Jul 202009
 

The Next Great Leap: The Moon and Virtual Worlds

by Maverick Grunfeld

On July 20, 1969, forty years ago today, Neil Armstrong fulfilled the dream of mankind of over centuries. With “…one small step for [a] man, one giant leap for mankind,” Armstrong along with countless NASA team members accomplished the vision of the Apollo program and captured the imagination of the world. Through their teamwork, discipline, and toughness, they overcame the risks of spaceflight and mastered fear. Forty years later, NASA is still taking new giant leaps to reach out and inspire minds. 

 

In the virtual world of Second Life (SL), NASA has a strong presence; it has made use of virtual land to educate the public. Much like Neil Armstrong, NASA’s use of SL as a tool is a first step into a new world. On July 19th, NASA began to host events to celebrate the 40th Anniversary of Apollo 11. The celebration was hosted by the NASA CoLab (http://colab.arc.nasa.gov), which has the goal to connect communities inside and outside NASA to collaborate to stimulate exploration surrounding the space program.

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Matthew Rickenbacker, a volunteer at the CoLab, shared what inspired him “I have an uncle who works for NASA that introduced me to astronomy when I was a child. I caught the bug, so to speak, then and have been fascinated ever since.” Roughly fifty people visit the CoLab in SL daily, with an average of sixteen new visitors. “We really feel Apollo 11 is monumental in the world’s history” he added. 

 

Dr. Lyman Hazelton (Adastra Skytower in Second Life) began with his presentation, “Return to the Moon: Human Habitat Design.” He is the Chief Scientist for KinetX, Inc., an aerospace engineering and consulting firm.  He outlined concerns for surface-based lunar habitats. Dr. Hazelton’s proposal includes the creation of habitats using the lunar soil, called “regolith” to protect it and its occupants from micrometeorites and lethal radiation from solar winds.  The habitats could be built through the use of robotic tunneling machines. The presentation allowed for interaction with individuals who were curious about next possible steps to a lunar return.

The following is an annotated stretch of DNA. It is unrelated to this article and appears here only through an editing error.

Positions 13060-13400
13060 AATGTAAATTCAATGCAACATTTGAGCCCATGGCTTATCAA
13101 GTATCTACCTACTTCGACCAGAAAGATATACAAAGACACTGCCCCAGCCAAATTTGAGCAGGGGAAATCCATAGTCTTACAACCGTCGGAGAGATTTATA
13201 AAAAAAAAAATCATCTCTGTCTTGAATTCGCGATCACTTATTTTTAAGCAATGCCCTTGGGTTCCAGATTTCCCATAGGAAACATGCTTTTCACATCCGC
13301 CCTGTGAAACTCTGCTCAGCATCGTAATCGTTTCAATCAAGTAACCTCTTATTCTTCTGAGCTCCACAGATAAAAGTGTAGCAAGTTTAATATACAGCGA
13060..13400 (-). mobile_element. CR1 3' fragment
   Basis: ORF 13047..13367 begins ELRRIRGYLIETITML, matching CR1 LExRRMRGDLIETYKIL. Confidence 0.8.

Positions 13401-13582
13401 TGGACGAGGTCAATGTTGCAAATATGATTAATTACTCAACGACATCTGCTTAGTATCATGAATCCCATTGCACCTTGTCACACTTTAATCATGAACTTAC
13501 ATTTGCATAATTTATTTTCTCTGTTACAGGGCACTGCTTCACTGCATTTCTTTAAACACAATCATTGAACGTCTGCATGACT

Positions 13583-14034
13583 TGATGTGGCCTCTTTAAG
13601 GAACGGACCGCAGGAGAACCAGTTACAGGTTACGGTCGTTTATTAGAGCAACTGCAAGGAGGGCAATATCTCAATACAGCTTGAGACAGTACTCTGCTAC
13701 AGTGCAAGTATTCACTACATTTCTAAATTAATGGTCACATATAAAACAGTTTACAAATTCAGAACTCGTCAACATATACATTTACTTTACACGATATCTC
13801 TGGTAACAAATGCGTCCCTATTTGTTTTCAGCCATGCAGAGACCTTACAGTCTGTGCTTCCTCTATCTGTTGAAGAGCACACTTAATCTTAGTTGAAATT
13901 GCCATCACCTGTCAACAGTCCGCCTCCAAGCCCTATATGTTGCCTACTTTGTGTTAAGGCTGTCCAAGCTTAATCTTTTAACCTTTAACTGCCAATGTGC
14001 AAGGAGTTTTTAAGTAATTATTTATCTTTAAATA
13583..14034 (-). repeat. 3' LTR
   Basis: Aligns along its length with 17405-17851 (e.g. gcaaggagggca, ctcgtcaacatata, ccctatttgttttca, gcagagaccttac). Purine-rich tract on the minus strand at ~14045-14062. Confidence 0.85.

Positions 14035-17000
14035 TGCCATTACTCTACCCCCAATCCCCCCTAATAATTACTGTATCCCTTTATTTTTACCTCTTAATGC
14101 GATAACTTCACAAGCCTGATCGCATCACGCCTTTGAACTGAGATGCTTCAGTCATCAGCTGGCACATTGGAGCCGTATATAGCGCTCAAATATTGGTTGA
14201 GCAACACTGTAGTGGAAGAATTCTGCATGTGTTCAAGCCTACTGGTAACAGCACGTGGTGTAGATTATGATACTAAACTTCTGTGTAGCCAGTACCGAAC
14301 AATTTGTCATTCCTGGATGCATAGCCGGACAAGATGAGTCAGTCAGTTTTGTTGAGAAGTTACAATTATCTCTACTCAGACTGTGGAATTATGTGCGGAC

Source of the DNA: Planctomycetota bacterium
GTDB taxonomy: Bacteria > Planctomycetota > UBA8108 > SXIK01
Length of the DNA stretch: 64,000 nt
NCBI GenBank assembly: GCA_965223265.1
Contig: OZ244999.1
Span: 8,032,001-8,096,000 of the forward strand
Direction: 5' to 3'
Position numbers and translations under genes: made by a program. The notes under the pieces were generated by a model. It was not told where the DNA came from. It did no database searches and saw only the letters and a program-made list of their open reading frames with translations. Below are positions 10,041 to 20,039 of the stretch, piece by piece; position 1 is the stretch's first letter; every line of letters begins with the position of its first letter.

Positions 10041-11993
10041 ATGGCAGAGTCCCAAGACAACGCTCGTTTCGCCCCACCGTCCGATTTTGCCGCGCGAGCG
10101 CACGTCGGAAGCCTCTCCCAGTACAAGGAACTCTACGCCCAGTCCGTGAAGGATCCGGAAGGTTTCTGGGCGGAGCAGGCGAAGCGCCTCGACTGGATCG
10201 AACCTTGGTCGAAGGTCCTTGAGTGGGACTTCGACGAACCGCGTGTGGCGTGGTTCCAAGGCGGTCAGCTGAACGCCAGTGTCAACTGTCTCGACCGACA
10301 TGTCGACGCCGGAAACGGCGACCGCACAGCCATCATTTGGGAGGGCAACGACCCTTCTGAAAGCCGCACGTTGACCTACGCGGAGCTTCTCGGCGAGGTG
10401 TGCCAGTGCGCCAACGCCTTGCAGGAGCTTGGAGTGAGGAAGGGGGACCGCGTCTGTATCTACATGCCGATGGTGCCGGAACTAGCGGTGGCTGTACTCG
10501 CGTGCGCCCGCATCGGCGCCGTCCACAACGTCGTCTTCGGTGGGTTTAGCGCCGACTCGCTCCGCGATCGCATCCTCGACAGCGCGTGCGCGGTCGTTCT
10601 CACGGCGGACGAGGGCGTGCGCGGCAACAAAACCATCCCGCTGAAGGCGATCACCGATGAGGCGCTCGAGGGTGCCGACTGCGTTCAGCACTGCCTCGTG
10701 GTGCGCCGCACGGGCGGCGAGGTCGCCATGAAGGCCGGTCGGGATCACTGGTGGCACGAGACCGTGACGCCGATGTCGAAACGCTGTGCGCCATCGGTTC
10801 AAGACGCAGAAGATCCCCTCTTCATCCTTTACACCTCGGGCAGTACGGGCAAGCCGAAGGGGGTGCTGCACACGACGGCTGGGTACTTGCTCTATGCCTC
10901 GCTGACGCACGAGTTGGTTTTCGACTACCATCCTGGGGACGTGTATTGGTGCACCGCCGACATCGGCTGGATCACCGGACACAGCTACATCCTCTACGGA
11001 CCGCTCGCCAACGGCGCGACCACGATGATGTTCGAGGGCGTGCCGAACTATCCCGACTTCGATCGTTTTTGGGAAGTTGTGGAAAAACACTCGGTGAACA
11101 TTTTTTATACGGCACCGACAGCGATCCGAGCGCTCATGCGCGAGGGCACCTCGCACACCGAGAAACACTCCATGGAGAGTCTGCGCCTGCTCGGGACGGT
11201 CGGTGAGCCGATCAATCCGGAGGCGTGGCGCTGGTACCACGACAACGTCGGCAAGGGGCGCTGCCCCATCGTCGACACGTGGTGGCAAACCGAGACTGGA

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The Lunar Reconnaissance Orbiter (LRO), managed by the Goddard Space Flight Center, was a mission mentioned which will provide new insights into the moon. It is the first step back to an American long-term presence on the lunar surface. LRO will provide NASA with the knowledge to help determine which lunar habitat concepts to consider. 

 

“I feel that NASA has a very bright future ahead of it. In SL, the CoLab events are a very important outreach tool for folks to not only see where NASA has grown from, but also the international diversity that has occurred through the inclusion of many nations and peoples. Space is not an American possession; it is a possession of all peoples from all nations” said Rickenbacker.

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Following the lecture, Archivist Llewellyn (Shannon Bohle outside of SL) led a dedication and naming ceremony of the “Neil Armstrong Library and Archives.” As the Library and Archives Director, she spent the better part of a year developing the Library. She paused next to a real-life picture of herself with Dr. James D. Watson, the co-founder of the structure of DNA, to share some thoughts. 

 

“NASA means a lot to me personally. My grandfather helped to make the Saturn rockets. He was an inspiration to me. He knew many of the astronauts in the early space program” said Archivist who also worked for a period of time at the NASA Glenn Research Center. “I decided I would like to do another project with NASA. This has been a great opportunity to venture into new areas for libraries and archives. Because this is a new technology I think there is a lot of new ground to cover and everyone is learning along the way. It is a successful partnership working with NASA.”